Job searching is a lot like dating. You have to put yourself out there to find the right match.
By Debra Feldman
With valentines around the corner, it reminds us of how the job market is a lot like dating. Be prepared for some rough-and-tumble times as you’ll have to really put yourself out there to find the right match. But like all things that take time, it’s worth it in the end.
After all, it’s really about relationships. And it’s important to be mindful of where you’re going and how you’re going to get there. In the job search, you’ve got to network purposefully: identify individuals expected to have access to desirable connections and opportunities, and develop a relationship focused on mutual support, not just focused on leads. The more people who know what you know, the faster the path to a new job.
Modern success requires game-changing activities. A few confidential calls to eager headhunters, several smartly placed online profiles and some finely tuned resumes circulating discretely won’t lead to a calendar overbooked with interview appointments anymore. So what will? Intentionally scouting out key players.
Outlined below is a job-search plan that will accelerate your progress and land you in a new role faster by creating an effective go-to-market strategy.
What traits do you seek in your ideal companion/ employer?
Determine characteristics of your target employer, and describe companies where you would like to work or whose employees can refer you to opportunities. Beyond target employers, create a potential networking target list of individuals who may be able to make valuable referrals to job leads.
- Don’t attempt to represent yourself as everyone’s perfect employee.Do focus on being an expert with special value to a select group of appreciative employers.
- Don’t sum up the quantity of your applications or size of your network.Do emphasize the quality of your contacts and the strength of your relationships.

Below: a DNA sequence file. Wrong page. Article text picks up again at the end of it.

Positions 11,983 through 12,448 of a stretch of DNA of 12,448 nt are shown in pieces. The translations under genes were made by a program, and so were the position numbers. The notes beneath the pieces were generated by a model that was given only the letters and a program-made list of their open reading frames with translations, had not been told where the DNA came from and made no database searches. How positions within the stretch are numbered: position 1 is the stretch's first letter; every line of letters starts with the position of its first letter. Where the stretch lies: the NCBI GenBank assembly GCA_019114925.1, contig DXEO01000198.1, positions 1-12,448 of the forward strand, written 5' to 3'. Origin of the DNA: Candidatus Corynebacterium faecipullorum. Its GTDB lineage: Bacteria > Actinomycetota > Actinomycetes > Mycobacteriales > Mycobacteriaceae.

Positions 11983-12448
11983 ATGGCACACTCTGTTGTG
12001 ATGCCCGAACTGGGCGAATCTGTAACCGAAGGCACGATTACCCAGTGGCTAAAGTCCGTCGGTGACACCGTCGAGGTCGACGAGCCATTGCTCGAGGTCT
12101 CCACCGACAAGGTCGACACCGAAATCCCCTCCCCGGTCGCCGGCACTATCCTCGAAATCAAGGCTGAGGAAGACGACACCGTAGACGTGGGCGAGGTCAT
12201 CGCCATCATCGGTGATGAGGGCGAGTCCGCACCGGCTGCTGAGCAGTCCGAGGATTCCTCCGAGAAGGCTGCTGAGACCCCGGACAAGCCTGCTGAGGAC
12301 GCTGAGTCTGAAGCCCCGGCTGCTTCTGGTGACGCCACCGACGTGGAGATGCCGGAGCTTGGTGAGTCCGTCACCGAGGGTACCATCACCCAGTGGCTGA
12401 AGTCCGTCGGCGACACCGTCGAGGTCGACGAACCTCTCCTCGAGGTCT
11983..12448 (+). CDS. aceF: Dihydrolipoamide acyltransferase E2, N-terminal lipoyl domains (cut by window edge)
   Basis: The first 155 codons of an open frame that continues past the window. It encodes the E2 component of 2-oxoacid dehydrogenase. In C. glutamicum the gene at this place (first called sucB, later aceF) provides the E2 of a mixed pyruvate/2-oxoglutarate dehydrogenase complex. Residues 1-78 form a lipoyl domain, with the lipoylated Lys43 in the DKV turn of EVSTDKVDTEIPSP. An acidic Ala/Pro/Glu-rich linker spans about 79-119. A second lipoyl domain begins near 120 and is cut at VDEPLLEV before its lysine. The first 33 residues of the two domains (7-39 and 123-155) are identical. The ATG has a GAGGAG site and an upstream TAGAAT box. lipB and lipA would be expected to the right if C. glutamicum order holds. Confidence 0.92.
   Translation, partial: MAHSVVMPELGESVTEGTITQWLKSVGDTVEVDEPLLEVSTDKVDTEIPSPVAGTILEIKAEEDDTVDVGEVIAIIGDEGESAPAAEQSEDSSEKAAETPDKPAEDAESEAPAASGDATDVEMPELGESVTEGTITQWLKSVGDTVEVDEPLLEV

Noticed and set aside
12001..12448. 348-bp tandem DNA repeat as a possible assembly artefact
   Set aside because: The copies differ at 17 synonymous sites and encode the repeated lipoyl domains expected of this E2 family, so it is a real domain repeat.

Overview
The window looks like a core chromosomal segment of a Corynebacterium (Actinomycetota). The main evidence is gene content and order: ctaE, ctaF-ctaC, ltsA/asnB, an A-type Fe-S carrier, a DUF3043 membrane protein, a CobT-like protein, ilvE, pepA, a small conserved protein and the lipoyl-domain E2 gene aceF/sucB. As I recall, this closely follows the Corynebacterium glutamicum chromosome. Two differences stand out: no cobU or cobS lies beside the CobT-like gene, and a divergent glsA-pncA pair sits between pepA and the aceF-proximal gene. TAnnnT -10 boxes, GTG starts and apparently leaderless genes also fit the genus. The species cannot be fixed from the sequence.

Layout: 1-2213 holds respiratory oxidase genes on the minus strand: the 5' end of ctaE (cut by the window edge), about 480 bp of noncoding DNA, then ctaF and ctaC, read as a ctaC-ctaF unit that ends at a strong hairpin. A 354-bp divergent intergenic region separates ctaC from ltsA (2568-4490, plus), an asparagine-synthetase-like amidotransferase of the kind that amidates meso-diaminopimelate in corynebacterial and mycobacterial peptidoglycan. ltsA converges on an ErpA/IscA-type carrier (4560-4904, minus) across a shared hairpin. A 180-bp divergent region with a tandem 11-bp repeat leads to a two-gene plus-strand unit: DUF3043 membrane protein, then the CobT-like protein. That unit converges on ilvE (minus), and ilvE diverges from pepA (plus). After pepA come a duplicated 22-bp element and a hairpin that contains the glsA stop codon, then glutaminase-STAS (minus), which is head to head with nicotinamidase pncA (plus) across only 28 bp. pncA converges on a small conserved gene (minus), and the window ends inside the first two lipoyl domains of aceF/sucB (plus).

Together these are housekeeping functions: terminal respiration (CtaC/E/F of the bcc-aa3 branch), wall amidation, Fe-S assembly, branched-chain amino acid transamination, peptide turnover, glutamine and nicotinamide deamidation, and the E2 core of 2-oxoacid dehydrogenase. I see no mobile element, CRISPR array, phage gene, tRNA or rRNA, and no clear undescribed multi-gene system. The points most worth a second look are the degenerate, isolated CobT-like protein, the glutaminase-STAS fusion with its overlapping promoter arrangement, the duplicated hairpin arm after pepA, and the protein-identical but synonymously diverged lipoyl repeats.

What does your ideal companion/ employer look for in someone?
Describe where your abilities and knowledge intersect with each target employer’s needs, and show how you will satisfy these requirements. Individualize campaign communications (resume, letters of introduction and elevator pitch) for each target employer or contact. Identify your outstanding strengths and credentials, and match them to the needs of each individual target company.
- Don’t list everything you’ve achieved; just the highlights most relevant to the employer’s current needs and appropriate for your current career goal.Do create a high-impact profile supported with accomplishments communicating what the employer needs to know to appreciate your value to their organization.
- Don’t focus on your career goals or your interest in learning at the employer’s expense. Do concentrate on what employers expect from their team members and demonstrate your skills and talents that will provide an immediate, measurable contribution.
Concentrate on similar interests.
Detail distinguishing characteristics that separate you from competitors (e.g., background, connections, passion or unique experiences). Describe your unique value contribution using quantifiable terms to show remarkable influence and quantified impact. Individualize campaign communications (resume, letters of introduction, elevator pitch) for each target employer or contact.
- Don’t lose sight that a resume is a marketing document, not a chronological report. Do customize resumes to address specific requirements and rearrange resume content in order of employer’s priorities.
- Don’t include irrelevant information or simply list various talents – be selective. Do demonstrate specific skills and special talents with illustrative examples using dollars, numbers or percentages to show measurable impact.
Interested in learning more on how to pinpoint your next employer? Look out for more tips on producing successful job search results in next month’s article.